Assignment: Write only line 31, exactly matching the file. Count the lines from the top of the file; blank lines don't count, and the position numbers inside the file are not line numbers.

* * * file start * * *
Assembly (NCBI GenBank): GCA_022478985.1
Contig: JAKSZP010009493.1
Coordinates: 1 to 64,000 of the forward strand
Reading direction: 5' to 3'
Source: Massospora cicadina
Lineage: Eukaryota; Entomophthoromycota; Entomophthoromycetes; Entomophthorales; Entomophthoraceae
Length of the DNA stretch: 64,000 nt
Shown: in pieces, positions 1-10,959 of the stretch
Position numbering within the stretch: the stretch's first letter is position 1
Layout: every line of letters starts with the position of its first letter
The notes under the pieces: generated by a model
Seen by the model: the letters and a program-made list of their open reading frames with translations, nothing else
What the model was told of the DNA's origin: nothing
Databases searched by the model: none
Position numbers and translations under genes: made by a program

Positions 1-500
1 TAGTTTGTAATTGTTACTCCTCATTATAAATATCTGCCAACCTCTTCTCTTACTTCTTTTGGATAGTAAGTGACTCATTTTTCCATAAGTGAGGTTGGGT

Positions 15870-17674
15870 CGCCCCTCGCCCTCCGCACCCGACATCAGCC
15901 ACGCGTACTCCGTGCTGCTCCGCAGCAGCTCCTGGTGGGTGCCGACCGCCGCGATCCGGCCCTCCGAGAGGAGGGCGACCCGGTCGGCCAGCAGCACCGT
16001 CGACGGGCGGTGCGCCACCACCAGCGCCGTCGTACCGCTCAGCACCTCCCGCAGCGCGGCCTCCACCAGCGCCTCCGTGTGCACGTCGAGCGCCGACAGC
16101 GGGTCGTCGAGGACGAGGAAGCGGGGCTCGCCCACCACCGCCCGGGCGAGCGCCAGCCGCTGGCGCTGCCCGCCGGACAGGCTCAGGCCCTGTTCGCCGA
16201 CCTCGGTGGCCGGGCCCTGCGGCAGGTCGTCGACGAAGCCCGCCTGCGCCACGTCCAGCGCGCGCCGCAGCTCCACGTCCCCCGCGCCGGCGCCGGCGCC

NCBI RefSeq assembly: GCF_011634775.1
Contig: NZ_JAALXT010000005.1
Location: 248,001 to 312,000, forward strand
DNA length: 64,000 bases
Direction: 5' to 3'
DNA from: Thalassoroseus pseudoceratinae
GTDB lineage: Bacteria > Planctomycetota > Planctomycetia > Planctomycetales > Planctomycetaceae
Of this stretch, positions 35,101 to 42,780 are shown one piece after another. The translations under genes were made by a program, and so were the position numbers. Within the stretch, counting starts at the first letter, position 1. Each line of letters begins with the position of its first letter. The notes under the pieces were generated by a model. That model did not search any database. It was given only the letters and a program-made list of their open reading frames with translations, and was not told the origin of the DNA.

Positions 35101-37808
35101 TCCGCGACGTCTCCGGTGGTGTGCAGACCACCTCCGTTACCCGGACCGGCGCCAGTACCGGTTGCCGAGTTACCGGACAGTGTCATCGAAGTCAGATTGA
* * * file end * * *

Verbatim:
Of this stretch, positions 35,101 to 42,780 are shown one piece after another. The translations under genes were made by a program, and so were the position numbers. Within the stretch, counting starts at the first letter, position 1. Each line of letters begins with the position of its first letter. The notes under the pieces were generated by a model. That model did not search any database. It was given only the letters and a program-made list of their open reading frames with translations, and was not told the origin of the DNA.